Introducing the third and final part of author Judith Tarr’s inspired rant on the changes in the publishing industry, and the expectations we writers have come to live with and accept.
Escape from Stockholm: An Epic Publishing Saga
Find Judith Tarr on LiveJournal | on Twitter | & at Book View Cafe
Part One | Part Two
This is no longer the only game in town.
Oh, she’s acknowledging it when she says she can’t deal with it, but she’s not thinking about what it really means. Or how she can make it work for her. She’s living in Stockholm, where Daddy Agent and King Publisher have her convinced she’s this helpless, delicate little creative type who can’t possibly take her career into her own hands and succeed.
We had that in 1983, too. Bad agents, bad deals, publishers’ decisions that killed books and careers. The difference then was that authors couldn’t go much of anywhere else if they wanted to get those books to stores and reviewers and readers.
Now they can.
“But the work! The skills! The crowds!”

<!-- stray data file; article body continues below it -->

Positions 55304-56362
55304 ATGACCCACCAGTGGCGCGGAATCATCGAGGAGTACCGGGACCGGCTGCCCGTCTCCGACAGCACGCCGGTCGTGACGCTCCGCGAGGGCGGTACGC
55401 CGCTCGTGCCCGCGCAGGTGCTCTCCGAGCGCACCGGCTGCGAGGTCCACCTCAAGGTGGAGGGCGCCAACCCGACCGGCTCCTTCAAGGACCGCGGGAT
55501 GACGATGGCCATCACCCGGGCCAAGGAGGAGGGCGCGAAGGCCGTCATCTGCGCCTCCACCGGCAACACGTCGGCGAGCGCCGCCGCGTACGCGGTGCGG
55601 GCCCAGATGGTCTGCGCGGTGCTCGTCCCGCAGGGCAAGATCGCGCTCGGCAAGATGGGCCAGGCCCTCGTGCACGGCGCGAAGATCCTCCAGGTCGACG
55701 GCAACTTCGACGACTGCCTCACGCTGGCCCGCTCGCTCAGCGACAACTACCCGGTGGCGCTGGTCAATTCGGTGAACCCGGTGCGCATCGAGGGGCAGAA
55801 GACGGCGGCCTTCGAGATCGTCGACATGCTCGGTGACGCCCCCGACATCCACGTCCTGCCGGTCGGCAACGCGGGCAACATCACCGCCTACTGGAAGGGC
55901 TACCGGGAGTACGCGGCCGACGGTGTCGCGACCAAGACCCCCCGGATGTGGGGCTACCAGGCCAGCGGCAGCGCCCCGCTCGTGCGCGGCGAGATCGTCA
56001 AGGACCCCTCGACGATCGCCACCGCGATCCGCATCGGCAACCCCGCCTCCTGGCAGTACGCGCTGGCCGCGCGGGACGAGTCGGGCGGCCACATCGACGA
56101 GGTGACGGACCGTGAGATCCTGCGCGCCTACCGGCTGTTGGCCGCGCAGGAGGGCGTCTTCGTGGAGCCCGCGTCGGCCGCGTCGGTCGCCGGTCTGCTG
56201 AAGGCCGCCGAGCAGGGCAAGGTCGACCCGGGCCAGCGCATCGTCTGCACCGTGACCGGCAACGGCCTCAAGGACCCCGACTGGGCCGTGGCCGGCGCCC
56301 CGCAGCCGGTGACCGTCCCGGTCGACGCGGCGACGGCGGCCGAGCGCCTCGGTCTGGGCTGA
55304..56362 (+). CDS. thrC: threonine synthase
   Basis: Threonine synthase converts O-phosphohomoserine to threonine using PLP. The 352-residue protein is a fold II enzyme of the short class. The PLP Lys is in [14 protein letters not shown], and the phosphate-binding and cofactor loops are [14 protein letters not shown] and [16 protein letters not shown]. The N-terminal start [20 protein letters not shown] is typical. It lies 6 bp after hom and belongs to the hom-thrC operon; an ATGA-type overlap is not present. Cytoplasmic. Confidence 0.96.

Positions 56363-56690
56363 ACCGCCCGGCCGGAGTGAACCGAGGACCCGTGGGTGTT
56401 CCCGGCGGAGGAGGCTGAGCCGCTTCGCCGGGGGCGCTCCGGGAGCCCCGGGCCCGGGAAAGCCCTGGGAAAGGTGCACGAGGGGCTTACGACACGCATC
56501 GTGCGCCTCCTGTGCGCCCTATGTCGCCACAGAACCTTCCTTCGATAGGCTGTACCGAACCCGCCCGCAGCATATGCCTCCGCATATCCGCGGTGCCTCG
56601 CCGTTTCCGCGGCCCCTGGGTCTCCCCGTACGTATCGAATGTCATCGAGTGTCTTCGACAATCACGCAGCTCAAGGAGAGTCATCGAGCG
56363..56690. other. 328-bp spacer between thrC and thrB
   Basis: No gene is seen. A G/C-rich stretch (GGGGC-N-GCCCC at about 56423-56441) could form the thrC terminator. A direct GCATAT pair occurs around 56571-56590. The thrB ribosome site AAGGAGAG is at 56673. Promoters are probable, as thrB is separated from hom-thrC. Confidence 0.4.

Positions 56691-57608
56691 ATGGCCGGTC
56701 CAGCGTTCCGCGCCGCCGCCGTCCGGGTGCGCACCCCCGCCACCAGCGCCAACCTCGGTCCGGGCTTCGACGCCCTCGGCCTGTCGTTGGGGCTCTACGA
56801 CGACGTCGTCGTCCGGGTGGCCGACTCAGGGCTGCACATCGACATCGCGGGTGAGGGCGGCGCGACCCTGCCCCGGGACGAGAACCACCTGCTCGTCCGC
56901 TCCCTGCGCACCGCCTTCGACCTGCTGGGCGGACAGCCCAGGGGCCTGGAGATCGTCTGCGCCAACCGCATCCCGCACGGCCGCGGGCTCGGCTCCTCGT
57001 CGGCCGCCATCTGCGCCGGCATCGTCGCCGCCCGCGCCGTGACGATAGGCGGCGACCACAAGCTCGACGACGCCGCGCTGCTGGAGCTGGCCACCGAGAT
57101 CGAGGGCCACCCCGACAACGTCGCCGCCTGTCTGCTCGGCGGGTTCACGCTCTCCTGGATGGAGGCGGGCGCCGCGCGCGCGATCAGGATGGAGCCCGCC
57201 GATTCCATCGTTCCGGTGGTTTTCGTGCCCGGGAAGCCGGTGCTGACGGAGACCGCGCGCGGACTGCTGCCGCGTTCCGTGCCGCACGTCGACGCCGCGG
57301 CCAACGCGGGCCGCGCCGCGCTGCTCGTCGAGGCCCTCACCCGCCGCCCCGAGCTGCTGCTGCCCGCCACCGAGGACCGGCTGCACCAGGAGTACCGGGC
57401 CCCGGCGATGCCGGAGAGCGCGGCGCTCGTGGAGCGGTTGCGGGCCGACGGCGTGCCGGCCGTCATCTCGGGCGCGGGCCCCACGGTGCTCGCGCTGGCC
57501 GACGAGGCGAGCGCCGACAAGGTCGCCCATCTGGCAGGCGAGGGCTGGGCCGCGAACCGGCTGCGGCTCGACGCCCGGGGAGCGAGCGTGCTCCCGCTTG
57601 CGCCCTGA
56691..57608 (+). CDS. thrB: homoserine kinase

True. It’s work and it needs skills. And there’s an awful lot of what used to be the slushpile clogging the system, only now it’s the Kindle free-and-cheap collection.
But you aren’t a newcomer. You have a backlist. A readership. A platform as they say in the PR business. If you can use it to get higher advances, good. You should. We used to push, back in 1983 and 1993. Pushing doesn’t seem to happen as much or as strongly now. The options have shrunk. Terms have become worse and worse, along with the dwindling advances. The walls have closed in. There’s just not the same amount of negotiating room as there used to be. Authors to have to take it or leave it, more and more.
Or do they?
The tipping point is here. The point at which you realize you can make more money self-publishing or crowdfunding than you can get as an advance from a publisher.
So the question is, What can a publisher do for you that you can’t do for yourself?
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(x-posted from The Essential Kit)